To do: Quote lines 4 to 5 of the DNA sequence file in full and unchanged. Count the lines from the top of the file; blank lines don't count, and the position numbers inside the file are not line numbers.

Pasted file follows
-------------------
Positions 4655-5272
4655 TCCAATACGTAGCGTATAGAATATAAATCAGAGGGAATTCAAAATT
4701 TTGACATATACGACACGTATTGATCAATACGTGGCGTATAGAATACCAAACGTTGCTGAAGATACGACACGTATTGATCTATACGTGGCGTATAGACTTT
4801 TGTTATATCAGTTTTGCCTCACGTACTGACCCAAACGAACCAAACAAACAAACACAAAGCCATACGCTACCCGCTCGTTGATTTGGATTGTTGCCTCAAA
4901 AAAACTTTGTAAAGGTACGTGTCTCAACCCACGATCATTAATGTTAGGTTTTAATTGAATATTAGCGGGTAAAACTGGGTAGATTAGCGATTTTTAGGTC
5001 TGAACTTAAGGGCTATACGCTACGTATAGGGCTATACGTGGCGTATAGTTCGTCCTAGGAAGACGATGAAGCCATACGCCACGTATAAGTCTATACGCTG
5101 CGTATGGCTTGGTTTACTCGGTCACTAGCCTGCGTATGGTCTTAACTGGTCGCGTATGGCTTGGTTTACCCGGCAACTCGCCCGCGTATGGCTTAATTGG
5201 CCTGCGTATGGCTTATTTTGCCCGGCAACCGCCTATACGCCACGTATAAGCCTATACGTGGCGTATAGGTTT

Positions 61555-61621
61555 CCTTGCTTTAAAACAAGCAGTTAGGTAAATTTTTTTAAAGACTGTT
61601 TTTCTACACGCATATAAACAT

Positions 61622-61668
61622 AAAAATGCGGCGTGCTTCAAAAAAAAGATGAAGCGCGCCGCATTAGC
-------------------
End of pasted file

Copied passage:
4801 TGTTATATCAGTTTTGCCTCACGTACTGACCCAAACGAACCAAACAAACAAACACAAAGCCATACGCTACCCGCTCGTTGATTTGGATTGTTGCCTCAAA
4901 AAAACTTTGTAAAGGTACGTGTCTCAACCCACGATCATTAATGTTAGGTTTTAATTGAATATTAGCGGGTAAAACTGGGTAGATTAGCGATTTTTAGGTC